The Umbria region, in the center of Italy, has many Etruscan sites and medieval hill towns. Umbria is often called Italy's Green Heart for its nature parks; it also is home to one of Italy's largest lakes. Here are the top places to visit on your Umbria vacation.
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Assisi is famous as the hometown of Saint Francis, or San Francesco, the patron saint of Italy. The Saint Francis Basilica in Assisi holds the tomb of Saint Francis and is a popular tourist and pilgrimage destination. Assisi also has several other interesting churches, Roman ruins, medieval sites, museums, and shops in its walled medieval center. There are good walks from town into the nearby countryside.
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Sitting atop huge tufa cliffs, the hill town of Orvieto makes an impressive sight. Inhabited since Etruscan times, Orvieto's monuments and museums cover millennia of history. Its stunning duomo (cathedral) with its mosaic facade is one of the best medieval monuments in Italy. Orvieto is easily reached by car or train and makes a good Rome day trip or a good base for exploring southern Umbria and Tuscany. The area around Orvieto is dotted with Etruscan tombs and vineyards.
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Perugia, Umbria's capital and largest town, is a lively hill town with Etruscan and medieval roots. There's a lot to do and see in Perugia and since it's well served by public transportation, it makes a good base for exploring Umbria's hill towns. Perugia has a good Italian language school, a world-famous jazz festival, and a chocolate festival. Chocolate lovers might want to try Perugia's Etruscan Chocohotel where there's a restaurant with a chocolate menu.
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Spoleto is a walled hill town and one of the largest towns in southern Umbria. Spoleto has Etruscan, Roman, and medieval sites. Above Spoleto is a medieval Rocca and spanning the deep gorge to one side of the Rocca is Spoleto's most famous sight, Ponte delle Torri or Bridge of Towers. The ancient Longobard Church of San Salvatore is a UNESCO World Heritage site. Festival dei due mondi, two worlds festival, is held in Spoleto in late June through early July.Continue to 5 of 11 below.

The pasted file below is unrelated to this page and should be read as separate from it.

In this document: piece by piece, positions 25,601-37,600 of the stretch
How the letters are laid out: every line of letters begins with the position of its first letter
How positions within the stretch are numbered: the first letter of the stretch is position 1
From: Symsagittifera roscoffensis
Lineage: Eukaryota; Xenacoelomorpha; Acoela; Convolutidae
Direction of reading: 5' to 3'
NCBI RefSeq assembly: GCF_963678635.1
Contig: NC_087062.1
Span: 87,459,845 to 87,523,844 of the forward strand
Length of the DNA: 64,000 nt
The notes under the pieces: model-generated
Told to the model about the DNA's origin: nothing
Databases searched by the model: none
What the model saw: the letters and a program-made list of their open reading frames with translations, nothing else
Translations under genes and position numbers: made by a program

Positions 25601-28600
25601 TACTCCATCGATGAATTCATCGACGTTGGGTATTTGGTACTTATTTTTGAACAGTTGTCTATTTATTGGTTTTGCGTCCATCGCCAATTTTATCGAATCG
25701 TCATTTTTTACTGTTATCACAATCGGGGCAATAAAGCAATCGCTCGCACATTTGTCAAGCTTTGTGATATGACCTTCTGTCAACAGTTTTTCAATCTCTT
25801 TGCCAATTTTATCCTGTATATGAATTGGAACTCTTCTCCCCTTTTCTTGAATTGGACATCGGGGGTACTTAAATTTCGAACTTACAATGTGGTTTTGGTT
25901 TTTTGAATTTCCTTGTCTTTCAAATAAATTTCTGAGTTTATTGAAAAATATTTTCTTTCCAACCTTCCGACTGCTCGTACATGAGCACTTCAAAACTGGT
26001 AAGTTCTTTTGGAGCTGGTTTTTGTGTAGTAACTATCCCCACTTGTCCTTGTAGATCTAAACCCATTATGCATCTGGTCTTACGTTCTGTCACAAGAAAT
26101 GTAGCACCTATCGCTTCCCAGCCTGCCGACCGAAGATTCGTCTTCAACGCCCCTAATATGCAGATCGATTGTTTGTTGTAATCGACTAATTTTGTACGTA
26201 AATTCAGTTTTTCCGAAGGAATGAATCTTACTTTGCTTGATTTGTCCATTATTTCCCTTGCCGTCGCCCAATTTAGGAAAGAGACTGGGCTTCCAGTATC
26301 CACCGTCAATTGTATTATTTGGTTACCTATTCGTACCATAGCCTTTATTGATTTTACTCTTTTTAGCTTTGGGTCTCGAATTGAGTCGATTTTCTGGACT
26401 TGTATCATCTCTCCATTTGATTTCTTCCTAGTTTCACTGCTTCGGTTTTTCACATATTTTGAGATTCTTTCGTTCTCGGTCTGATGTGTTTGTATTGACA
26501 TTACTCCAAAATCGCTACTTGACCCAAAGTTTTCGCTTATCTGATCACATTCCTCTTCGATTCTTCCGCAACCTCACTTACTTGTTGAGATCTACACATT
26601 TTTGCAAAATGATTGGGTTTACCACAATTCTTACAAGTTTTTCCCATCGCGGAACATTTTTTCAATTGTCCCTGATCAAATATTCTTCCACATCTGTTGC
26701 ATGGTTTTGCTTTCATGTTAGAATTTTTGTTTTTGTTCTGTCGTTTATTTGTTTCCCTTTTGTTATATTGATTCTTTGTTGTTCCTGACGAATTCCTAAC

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Todi, one of my favorite hill towns, is a picturesque walled village with good views over the countryside. Sights are close together so Todi can be easily explored in a couple of hours but there are good places to linger, enjoying the views or the ambiance. Todi or the surrounding countryside would make a peaceful base for visiting southern Umbria, especially if you're traveling by car.
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Gubbio is a well-preserved medieval hill town built of gray limestone. Gubbio's compact center has a good selection of medieval, Gothic, and Renaissance monuments. Just outside the town is a Roman amphitheater. Gubbio sits in a scenic position on the lower slopes of Mount Ingino and from the town there are beautiful views over the countryside.
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Lake Trasimeno is one of Italy's top lakes. Three picturesque islands can be reached by ferry and there are beaches around the lake. One of the prettiest towns is Castiglione del Lago with a medieval center and castle by the lake. The lake was the site of a famous battle between Hannibal and Rome.
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Pretty Spello offers much of the stone-buildings-and-colorful-flowerpots charm of Assisi, but with a fraction of the crowds and hullabaloo. Tiny, picturesque lanes, steep staircases lined with cheerful geraniums, crumbling Roman ruins, and sweeping views over the valley below. Make sure you pack your camera for your visit to the postcard-perfect spot.Continue to 9 of 11 below.
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The word norcineria, a type of Italian deli, comes from Norcia, a town known for its cured meats. Norcia, in southeastern Umbria, is in the hills by the entrance to the Monte Sibillini park and makes a good base for exploring the park. The town itself is fairly flat and enclosed by 14th-century walls. Roman remains are visible in several places, and there's a castle.
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Narni is a small hill town considered to be the geographical center of mainland Italy. Narni was an important Roman settlement and was part of the Papal State in the 12th to 14th centuries. There are many interesting buildings in Narni, and there's a nice walk out of town to the 1st century Ponte Cardona, part of the Roman Aqueduct Formina. Along this wooded walk way you'll also pass a sign marking the geographical center of Italy.
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Mummies of Ferentillo
The mummy museum, in the tiny town of Ferentillo in southern Umbria, may be one of Umbria's strangest sites. Bodies buried below the Church of Santo Stefano were preserved by a rare microfungus that attacked the corpses and turned them into mummies. Some of the best preserved mummies are on display in what is now the mummy museum in the bottom part of the church.